Ariya Jutanugarn claims her first Kingsmill Championship

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Aniya Jutanugarn smiles while holding the Kingsmill Championship trophy. (Photos by Ty Hodges)
Aniya Jutanugarn smiles while holding the 2016 Kingsmill Championship trophy. (Photos by Ty Hodges)

There had never been a back-to-back champion in the 11-year history of the LPGA’s Kingsmill Championship. Well, make that 12 years, because the streak continued Sunday as Thailand’s 20-year-old Ariya Jutanugarn took home the championship with a four-round score of 14-under par.

In 2013 Jutanugarn first played in the tournament, held annually at Williamsburg’s Kingsmill Resort, thanks to a sponsor’s exemption. She led the tournament after two rounds that year, but wound up finishing tied for third.

But after earning her first LPGA Tour victory two weeks ago in the Yokohama Tire LPGA Classic in Alabama, Jutanugarn had the confidence to close out this year’s Kingsmill Championship and earn her second consecutive tour victory.

“Yeah, a lot easier,” Jutanugarn said while comparing closing out the Kingsmill Championship with the challenge of completing her first tour win two weeks ago. “I didn’t get nervous (on Sunday). I didn’t get excited until the last putt. My hands were shaking, but just a little bit. Not like last tournament; last tournament was so bad.”

Aniya Jutanugarn is doused by her friends after winning the 2016 Kingsmill Championship.
Jutanugarn is doused by her friends after her victory at Williamsburg’s Kingsmill Resort.

With her victory, Jutanugarn becomes the 10th LPGA player to win the Kingsmill Championship. Cristie Kerr is the only golfer to win it more than once, with first-place finishes in 2005, 2009 and 2013.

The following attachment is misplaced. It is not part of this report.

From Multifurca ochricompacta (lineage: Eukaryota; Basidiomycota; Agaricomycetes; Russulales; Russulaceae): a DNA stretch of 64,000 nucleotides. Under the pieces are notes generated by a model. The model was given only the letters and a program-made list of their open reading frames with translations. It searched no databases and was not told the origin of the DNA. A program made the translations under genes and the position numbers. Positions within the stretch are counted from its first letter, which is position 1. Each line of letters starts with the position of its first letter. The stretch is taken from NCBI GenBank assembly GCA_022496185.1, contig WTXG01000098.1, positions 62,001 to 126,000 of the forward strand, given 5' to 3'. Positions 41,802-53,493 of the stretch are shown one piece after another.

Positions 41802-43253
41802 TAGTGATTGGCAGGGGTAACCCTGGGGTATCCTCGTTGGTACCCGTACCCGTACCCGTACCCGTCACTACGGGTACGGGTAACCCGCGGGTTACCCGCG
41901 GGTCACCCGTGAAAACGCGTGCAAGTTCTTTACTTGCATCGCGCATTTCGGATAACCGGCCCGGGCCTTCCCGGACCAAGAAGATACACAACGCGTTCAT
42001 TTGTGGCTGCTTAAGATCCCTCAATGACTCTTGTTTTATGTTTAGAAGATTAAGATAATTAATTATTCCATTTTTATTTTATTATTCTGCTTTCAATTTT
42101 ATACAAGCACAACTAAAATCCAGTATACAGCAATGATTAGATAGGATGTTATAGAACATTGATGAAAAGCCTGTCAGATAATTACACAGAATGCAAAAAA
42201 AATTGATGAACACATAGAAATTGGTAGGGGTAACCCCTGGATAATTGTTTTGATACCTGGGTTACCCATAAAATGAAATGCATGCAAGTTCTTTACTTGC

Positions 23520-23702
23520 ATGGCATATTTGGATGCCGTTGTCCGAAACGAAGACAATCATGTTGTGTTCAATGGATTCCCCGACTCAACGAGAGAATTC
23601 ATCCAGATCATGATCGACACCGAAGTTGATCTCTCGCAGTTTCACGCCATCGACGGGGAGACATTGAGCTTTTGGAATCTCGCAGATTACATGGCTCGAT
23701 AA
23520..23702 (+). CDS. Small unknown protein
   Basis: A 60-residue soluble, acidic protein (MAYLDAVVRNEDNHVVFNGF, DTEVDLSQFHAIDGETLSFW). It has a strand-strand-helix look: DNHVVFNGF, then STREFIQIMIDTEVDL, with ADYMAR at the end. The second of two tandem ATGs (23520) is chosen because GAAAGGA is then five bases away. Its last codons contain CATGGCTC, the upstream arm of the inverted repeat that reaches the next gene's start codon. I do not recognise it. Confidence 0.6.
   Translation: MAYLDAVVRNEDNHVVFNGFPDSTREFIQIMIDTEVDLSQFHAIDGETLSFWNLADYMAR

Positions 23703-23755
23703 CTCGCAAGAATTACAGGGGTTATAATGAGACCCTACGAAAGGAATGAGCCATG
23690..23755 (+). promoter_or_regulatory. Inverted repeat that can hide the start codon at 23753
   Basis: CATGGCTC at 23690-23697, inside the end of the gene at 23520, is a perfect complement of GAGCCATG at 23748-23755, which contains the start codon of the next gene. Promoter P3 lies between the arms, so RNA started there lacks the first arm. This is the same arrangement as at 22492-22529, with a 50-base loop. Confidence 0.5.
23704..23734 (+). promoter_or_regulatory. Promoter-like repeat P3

For Tournament Director Matthew Schulze, the inability of players to win back-to-back Kingsmill Championships indicates the quality of the golfers who are drawn to the tournament each year.

“I just think it’s the strength of the field that keeps that happening,” he said. “When you have 94 of the top 100 in the world on site, there’s a lot of good players here.”

To win the Kingsmill Championship, Jutanugarn had to hold off a hard-charging field during the final nine holes Sunday.

After making birdies on four of seven holes on the front nine and sitting at 13-under par, Jutanugarn’s pace slowed as she recorded five consecutive pars.

Aniya Jutanugarn's third shot on the 18th hole set up her tournament-winning putt.
This chip shot on the 18th hole set up Jutanugarn for her tournament-winning putt.

Meanwhile, elsewhere on the course Su Oh was sinking a long putt from the fringe of the 18th green to pull within a stroke of Jutanugarn’s lead.

An avid scoreboard watcher during her rounds, Jutanugarn knew she was being pushed by other players. But she said she didn’t feel much pressure.

“Today, I just feel like whatever it is is fine, because I just really want to have fun,” she said. “I know they play good, but I don’t really care about them. I really worry about what I want to do more.”

Needing a par on the 18th hole to secure the victory, Jutanugarn hit a great tee shot, but followed it up with a sub-par approach shot that landed on the far-right fringe of the green.

Opting to chip from the fringe rather than attempting a long putt, Jutanugarn put her third shot within six feet of the hole. She then strutted across the green and sank her par putt for the win.

For her efforts, Jutanugarn received a check for $195,000 and the coveted Kingsmill Championship trophy. She also is expected to move from No. 21 to No. 13 in the Rolex Women’s World Golf Rankings.